This blog explains how I keep bees. It works for me, it might not work for you. Use my methods at your own risk. Always wear protective clothing and use a smoker when working bees.

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Sunday, July 12, 2009

American Foulbrood

I had a beekeeper stop by yesterday with a question. She says her two hives have performed poorly for the last two years and she could not figure out why.
She said she had a deep brood box in the back of her car. We went out and looked through the box. By the time I had pulled the third frame I knew she had American Foulbrood ( AFB ). After further inspection she had 6 of the 9 frames infected with AFB scale.
Both of her colonies had it. The weakest hive had very little bees left was a Carniolan. The stronger hive was a MN - Hyg and was fitting the bill as a disease resistant bee. It still had AFB but was coping with it better.
The solution she was going to follow was to burn all the frames and start over next year with new bees and new comb.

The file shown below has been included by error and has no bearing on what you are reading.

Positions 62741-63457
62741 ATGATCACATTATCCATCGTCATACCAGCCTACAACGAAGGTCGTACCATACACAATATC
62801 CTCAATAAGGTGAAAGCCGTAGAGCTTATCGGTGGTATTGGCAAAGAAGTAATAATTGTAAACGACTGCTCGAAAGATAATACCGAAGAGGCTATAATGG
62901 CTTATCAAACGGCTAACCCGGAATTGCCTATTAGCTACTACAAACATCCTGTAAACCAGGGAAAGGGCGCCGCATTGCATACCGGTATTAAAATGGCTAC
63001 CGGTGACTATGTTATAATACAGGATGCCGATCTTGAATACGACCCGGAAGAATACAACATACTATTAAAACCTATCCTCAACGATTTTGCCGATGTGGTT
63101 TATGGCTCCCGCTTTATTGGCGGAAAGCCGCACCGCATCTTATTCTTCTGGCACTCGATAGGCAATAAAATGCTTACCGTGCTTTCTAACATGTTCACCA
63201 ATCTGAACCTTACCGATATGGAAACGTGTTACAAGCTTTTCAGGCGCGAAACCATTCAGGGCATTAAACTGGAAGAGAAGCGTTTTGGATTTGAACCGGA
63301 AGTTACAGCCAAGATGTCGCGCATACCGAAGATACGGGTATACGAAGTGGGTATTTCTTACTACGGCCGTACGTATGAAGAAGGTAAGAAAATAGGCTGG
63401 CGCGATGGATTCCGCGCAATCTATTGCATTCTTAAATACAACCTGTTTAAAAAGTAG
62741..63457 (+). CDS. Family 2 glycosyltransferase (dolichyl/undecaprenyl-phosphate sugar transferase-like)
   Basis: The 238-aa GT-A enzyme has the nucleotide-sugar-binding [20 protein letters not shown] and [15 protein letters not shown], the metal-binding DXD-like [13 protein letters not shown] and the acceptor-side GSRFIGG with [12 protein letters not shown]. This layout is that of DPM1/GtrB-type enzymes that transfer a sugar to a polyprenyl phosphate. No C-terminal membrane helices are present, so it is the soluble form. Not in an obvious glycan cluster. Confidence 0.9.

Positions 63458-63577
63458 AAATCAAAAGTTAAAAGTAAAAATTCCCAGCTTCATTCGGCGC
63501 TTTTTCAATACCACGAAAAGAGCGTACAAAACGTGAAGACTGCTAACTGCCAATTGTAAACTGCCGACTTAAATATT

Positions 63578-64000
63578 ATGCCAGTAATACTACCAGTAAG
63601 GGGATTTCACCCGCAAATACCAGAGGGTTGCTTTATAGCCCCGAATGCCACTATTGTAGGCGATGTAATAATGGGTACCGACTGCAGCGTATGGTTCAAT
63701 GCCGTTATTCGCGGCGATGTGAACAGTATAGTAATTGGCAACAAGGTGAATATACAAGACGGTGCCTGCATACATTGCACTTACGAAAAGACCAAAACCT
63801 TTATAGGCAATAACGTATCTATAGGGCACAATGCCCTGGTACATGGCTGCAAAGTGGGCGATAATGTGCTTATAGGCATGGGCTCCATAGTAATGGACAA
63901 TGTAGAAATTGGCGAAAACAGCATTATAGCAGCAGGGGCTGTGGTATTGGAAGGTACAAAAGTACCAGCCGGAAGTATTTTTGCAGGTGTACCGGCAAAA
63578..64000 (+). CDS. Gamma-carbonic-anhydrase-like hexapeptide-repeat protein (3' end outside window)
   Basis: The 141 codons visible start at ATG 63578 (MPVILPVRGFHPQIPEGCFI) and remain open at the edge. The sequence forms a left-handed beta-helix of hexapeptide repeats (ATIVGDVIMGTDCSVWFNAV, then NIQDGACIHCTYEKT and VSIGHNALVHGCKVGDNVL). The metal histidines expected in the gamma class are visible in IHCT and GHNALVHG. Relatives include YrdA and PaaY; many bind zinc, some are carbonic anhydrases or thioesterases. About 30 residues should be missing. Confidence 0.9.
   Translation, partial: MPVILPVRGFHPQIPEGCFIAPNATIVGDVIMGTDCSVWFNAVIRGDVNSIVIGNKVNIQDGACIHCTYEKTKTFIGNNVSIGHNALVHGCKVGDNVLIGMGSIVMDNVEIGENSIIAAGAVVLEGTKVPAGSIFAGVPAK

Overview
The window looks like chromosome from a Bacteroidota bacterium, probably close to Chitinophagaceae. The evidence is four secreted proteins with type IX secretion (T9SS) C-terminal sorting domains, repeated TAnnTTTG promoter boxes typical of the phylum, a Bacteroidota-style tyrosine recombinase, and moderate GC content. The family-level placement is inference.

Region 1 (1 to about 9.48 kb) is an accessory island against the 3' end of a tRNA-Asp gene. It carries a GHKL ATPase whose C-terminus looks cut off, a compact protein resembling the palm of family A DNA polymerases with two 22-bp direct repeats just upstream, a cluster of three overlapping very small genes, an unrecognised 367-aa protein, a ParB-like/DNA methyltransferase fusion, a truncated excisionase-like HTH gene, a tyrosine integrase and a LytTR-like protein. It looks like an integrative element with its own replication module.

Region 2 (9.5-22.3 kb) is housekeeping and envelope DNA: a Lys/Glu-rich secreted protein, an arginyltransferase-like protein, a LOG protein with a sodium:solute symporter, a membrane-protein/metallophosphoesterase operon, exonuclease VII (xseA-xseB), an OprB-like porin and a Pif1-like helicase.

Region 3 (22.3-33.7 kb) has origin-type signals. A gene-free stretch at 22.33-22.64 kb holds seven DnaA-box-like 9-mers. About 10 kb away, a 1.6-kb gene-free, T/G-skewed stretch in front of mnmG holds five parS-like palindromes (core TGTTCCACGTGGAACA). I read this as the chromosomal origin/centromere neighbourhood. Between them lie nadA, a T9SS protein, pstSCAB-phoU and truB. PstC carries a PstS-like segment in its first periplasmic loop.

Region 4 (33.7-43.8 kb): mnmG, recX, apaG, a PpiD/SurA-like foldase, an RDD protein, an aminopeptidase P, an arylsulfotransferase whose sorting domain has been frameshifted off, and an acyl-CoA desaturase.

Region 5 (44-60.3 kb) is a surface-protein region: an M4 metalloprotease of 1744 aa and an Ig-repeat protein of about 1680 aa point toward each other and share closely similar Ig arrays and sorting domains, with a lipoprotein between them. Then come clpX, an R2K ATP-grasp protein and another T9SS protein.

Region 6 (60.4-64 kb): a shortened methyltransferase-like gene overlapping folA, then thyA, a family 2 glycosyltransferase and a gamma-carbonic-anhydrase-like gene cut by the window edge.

Treating the hive with TM or Tylan does nothing if we don't get rid of the AFB scale. It is the scale that is infectious, and failure to get rid of it does not fix the problem.
I asked her how she thought she got it. She said she didn't use any used equipment ( the most common way to get AFB ) or feed any store bought honey. The most likely scenario is that her bees robbed out a dead or dying colony that were near hers and brought the AFB tainted honey back to her hive. Sometimes the general public will see honey bees and put out honey to " help " them out with food. Honey can have AFB spores in it. That is why we never feed honey to our bees unless it is only our personal honey. AFB spores in honey has no effect on people at all and are not a concern.